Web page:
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End grain cutting boards

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Blog entry by Farrout posted 03-29-2015 01:11 PM 1094 reads 0 times favorited 7 comments Add to Favorites Watch

I’ve recently started making end grain cutting boards.
My first board was made of 3/4” cherry I salvaged from an old dinning table.
I found three leaves at a flea market and cut them into 3/4×3/4 squares and started the glue up.
The results were not bad. I learned a lot from that project.

Next I got some live oak that had been cut down on my property.
The trees had been cut down more than a year ago.
I made 1×1 x 24 boards from that and again did the glue up.

After I had formed the final glue up and started finishing the surface, the board started warping.
I’m using Titebond II for the glue.

The warp is bad enough that I don’t see any way to save the project.
The wood was pretty dry, I think.
Any ideas as to what I might have done wrong?

-- If we learn from our mistakes, I should be a genius!



7 comments so far

View Dallas's profile

Dallas

3599 posts in 1951 days


#1 posted 03-29-2015 01:33 PM

If the wood was outside while dying, I can assure you it wasn’t dry.

If the wood wasn’t allowed to acclimate before use in the shop for several weeks, it will warp.

Live oak is funny stuff anyway, it will move years after you cut it, although I like the looks of it every time I use it.

As for cutting squares, don’t.
cut the lumber 1×1x24 or whatever, glue those together, when you get a decent number glued together, chop hem at 1” intervals on the table saw.

Now glue those to all the other pieces.

You’ll find that the glue ups are much easier and the alignment is much easier.

Good luck with your endeavors!

-- Improvise.... Adapt...... Overcome!

View Farrout's profile

Farrout

185 posts in 2618 days


#2 posted 03-29-2015 02:02 PM

Thanks, that’s what I meant to say I did with the cutting.
I want to get a little experience before I go with good oak and maple.
Although, cutting tree parts into usable boards with my small shop tools is a learning experience in itself.

-- If we learn from our mistakes, I should be a genius!

View Paul's profile

Paul

443 posts in 3053 days


#3 posted 03-29-2015 02:38 PM

You say you started finishing the project then it started warping. You need to finish both sides at the same time, if you finish only one side then the side without finish will expand/contract more than the other side and warping will likely occur, this is specially true of end grain projects where moisture is sucked into the end grain faster. Just a thought….. maybe??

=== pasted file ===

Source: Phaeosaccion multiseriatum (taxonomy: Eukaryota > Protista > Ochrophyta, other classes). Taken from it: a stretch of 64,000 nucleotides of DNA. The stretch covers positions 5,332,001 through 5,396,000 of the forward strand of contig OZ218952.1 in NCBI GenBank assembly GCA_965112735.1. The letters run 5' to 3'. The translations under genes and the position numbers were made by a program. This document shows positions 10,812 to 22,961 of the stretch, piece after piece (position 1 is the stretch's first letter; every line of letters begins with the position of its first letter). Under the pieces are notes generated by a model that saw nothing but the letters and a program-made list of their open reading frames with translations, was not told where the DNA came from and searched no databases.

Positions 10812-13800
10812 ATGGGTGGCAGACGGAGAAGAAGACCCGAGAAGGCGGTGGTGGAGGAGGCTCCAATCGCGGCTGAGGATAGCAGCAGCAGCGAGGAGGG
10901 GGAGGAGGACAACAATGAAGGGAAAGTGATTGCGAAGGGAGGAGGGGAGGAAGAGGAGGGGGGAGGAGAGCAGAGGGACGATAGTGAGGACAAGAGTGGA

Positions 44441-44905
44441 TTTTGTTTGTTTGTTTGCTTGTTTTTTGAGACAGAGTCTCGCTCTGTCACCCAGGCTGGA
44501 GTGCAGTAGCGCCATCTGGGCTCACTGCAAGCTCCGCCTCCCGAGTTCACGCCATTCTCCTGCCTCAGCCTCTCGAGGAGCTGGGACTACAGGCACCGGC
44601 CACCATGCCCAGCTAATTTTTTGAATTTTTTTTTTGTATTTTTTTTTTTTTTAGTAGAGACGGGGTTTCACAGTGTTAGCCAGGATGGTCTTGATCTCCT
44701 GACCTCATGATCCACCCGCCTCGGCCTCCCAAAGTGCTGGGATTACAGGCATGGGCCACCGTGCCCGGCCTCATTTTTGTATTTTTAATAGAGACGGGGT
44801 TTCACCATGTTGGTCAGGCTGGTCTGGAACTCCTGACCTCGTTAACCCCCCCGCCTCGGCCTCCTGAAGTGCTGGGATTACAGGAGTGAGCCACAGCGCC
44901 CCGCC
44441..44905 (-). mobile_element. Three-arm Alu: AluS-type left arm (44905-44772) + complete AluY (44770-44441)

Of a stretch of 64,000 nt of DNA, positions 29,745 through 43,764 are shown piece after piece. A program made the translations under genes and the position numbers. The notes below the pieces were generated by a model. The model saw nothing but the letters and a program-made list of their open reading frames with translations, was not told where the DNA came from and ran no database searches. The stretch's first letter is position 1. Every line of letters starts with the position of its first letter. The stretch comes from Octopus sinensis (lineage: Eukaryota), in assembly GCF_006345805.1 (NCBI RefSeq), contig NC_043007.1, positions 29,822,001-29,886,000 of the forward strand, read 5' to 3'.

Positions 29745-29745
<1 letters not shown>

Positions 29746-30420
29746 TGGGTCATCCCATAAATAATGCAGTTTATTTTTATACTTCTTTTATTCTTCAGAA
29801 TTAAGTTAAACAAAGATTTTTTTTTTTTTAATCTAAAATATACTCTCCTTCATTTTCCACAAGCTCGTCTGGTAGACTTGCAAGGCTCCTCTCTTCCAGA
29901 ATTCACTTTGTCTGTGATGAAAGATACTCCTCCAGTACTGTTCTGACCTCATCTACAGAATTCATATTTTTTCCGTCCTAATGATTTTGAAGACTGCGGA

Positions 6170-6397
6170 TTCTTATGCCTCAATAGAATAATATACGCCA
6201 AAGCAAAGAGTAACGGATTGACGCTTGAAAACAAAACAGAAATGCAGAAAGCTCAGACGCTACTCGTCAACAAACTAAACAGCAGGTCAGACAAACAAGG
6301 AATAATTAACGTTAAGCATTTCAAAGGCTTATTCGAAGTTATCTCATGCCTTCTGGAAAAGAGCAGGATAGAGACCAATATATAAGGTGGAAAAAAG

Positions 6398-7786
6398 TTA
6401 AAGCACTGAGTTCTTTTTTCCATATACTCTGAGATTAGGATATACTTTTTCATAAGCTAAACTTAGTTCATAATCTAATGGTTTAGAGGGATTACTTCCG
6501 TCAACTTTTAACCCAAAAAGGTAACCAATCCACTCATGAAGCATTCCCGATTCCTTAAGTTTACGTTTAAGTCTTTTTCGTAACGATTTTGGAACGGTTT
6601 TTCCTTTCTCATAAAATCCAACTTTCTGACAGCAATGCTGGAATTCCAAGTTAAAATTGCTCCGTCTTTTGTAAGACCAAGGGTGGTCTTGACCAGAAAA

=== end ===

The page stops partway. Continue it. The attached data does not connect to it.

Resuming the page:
-- If you say 'It's good enough', it probably isn't.

View Farrout's profile

Farrout

185 posts in 2618 days


#4 posted 03-29-2015 03:26 PM

Thanks but no.When I said finishing I meant sanding.

-- If we learn from our mistakes, I should be a genius!

View nailbanger2's profile

nailbanger2

1041 posts in 2607 days


#5 posted 03-29-2015 03:42 PM

Here’s a thought that has nothing to do with your warping- Titebond II is a “water-resistant” glue. Titebond III is a “water-proof” glue. It may or may not make a difference after you’ve washed the board 100 times.

-- Wish I were Norm's Nephew

View Farrout's profile

Farrout

185 posts in 2618 days


#6 posted 04-04-2015 10:17 AM

OK, I’m officially confused, which seems to be a common state lately.
I put the board on the table saw and walked away from it for a few days, when I finally went back to it,
it was flat again. I don’t know if the glue is flexing or what, but I went ahead and finished it.
I used plain vegetable oil to coat it.
Here is a picture.

-- If we learn from our mistakes, I should be a genius!

View nailbanger2's profile

nailbanger2

1041 posts in 2607 days


#7 posted 04-04-2015 01:18 PM

vegetable oil will turn rancid. mineral oil and/or beeswax is preferred.

-- Wish I were Norm's Nephew

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